Perhaps what is most impressive about Rafael Nadal’s dominance at Roland Garros is that it’s not surprising. The Spaniard shows up, and almost always, he wins. After defeating Dominic Thiem on Sunday, he leaves Paris with his 11th Coupe des Mousquetaires trophy.
That’s an incredible accomplishment — no other man has won more than eight titles at a single Grand Slam (Roger Federer — 8, Wimbledon). His 86-2 record in Paris is unprecedented. But at this point, adding to the win tally feels inevitable.
And this is the scariest part for the rest of the ATP World Tour: Nadal still believes there is room for improvement.
“You can always improve something, and I think that everyone can improve. There is no limit. You never know where is the limit,” Nadal said. “If you don't have the will to improve, you don't understand the sport, because the sport is always about improving. That's the meaning of sport. It's playing with the dream of doing something better than what you're doing before… When you're not working with passion of doing something better, I think that sports will lose its sense.”
You would think that so much winning would have a numbing effect. When you do something a lot, you get used to it. But that’s not the case for Nadal, and that’s why he is continuing to push to get better.
“[It] was a very special moment and [when I] received that minute or two minutes of the crowd supporting, that feeling in that moment was difficult to describe,” Nadal said. “[It’s] very emotional for me.”
The Spaniard is not taking any of this for granted. Not the wins. Not the trophies. Not the never-ending showers of support from his fans.
“I am enjoying the moment. For me, today is a very special day, and every day that I spend on Tour, [I’m] enjoying all the experiences that tennis gave me the possibility to live,” Nadal said. “I am just trying to keep enjoying, and I’m going to keep playing until my body resists. My happiness still high playing tennis. When that changes, [it] will be a time to do another thing.”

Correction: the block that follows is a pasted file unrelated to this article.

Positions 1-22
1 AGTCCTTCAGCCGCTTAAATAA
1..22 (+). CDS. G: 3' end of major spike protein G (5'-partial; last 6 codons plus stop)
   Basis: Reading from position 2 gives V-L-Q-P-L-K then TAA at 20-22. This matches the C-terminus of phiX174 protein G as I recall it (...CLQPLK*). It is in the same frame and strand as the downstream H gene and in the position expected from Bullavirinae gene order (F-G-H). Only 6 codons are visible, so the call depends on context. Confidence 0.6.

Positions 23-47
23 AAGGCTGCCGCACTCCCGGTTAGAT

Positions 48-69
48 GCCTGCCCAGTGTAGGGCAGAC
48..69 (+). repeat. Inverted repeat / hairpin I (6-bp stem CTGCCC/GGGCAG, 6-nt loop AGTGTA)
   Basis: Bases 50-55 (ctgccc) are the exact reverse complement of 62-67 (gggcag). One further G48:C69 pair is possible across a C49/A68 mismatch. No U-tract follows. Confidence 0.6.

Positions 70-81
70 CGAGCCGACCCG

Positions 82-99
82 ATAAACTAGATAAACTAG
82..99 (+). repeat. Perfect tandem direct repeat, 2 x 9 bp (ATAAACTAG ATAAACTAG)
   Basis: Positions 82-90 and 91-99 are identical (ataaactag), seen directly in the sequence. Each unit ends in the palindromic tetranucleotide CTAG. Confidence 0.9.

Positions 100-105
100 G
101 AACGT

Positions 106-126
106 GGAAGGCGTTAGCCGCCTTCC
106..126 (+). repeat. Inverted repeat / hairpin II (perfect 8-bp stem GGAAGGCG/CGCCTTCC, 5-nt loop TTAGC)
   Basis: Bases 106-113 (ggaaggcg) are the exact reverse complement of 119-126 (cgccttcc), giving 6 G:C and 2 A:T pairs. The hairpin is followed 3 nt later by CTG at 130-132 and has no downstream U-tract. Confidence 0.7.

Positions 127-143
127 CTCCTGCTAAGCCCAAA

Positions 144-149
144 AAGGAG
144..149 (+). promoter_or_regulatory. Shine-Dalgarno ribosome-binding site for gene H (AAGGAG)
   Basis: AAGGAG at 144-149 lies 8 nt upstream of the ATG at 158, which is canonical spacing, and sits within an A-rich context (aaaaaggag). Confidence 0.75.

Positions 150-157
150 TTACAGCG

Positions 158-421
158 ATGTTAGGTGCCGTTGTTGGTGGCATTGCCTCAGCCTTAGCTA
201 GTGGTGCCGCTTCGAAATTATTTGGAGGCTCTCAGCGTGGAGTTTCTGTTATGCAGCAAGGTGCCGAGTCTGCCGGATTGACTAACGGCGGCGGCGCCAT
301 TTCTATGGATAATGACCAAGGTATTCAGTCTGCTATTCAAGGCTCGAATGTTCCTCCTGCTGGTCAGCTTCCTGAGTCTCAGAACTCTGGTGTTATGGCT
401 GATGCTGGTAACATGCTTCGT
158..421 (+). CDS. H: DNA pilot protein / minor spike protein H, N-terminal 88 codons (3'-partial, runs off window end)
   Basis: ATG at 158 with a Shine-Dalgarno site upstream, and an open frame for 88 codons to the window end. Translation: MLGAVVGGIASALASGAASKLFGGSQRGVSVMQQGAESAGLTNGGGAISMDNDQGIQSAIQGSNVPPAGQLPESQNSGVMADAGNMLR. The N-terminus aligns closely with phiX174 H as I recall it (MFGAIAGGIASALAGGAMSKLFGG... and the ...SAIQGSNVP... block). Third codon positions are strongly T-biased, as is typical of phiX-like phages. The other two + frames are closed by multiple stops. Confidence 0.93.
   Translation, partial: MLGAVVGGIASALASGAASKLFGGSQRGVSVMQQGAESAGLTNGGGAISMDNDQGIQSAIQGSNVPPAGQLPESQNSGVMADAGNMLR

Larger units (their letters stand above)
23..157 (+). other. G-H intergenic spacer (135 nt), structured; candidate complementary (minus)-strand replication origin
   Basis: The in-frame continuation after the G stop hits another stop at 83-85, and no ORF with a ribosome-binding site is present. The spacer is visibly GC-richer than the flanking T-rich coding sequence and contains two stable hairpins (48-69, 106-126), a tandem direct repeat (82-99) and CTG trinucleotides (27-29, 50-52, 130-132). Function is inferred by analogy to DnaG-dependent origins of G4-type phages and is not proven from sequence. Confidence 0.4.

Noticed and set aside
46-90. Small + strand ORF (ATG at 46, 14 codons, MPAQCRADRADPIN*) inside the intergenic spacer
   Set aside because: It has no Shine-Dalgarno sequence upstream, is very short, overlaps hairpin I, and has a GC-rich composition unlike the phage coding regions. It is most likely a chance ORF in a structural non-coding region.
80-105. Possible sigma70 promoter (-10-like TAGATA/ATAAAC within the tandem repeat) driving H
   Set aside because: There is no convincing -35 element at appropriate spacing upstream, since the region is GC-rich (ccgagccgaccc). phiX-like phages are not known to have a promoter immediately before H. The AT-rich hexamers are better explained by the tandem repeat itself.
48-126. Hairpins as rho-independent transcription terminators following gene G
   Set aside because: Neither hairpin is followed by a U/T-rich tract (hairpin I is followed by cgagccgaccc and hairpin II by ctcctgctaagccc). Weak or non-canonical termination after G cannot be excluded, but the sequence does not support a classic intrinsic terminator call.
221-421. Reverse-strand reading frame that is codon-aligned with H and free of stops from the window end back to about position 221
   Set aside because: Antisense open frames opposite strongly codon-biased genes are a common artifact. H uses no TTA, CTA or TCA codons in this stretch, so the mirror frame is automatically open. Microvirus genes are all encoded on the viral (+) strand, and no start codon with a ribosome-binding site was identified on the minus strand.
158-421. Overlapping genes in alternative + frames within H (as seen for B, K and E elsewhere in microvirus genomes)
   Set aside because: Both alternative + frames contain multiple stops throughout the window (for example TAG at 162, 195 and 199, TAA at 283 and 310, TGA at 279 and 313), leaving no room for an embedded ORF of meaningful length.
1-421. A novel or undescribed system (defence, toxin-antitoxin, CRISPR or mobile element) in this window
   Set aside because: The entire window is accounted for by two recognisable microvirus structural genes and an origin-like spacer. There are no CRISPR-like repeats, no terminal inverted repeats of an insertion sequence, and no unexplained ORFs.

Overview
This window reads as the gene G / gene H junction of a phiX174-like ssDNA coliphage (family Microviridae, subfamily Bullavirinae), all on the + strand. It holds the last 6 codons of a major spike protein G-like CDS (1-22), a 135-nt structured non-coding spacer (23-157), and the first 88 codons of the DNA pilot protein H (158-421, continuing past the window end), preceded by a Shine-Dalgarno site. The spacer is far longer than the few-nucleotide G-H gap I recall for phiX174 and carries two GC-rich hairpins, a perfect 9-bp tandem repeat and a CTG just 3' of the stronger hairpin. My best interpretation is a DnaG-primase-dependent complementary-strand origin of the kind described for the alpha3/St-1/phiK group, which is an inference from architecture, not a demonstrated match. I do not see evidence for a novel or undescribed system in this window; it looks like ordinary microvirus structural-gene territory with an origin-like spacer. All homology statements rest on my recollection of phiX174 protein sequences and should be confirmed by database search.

It is easy to forget, thanks to all of his success, that Nadal has had moments of doubt due to various injuries. This year alone, the Spaniard had to withdraw from tournaments in Acapulco, Indian Wells and Miami due to a right hip injury.
"I achieved much more than what I ever dreamed. But at the same time... it's true that I went through tough moments," Nadal said. "To arrive so-so, with some doubts with this clay-court season. Yeah, of course, you know how difficult everything is, especially after [I] went through these tough moments. Personally for me, it's amazing."
But Nadal is not allowing that to limit him. He's simply working hard: practice by practice, point by point and match by match. And that is how he arrived on Court Philippe-Chatrier on Sunday, biting into an 11th Roland Garros trophy — something even he didn't believe was possible.
“You can't fight against the age and you can't fight against the watch. The watch keeps going, always,” Nadal said. “If you tell me seven, eight years ago that I will be here [at] 32 years old having this trophy with me again, I will tell you that it’s something almost impossible. But here we are.”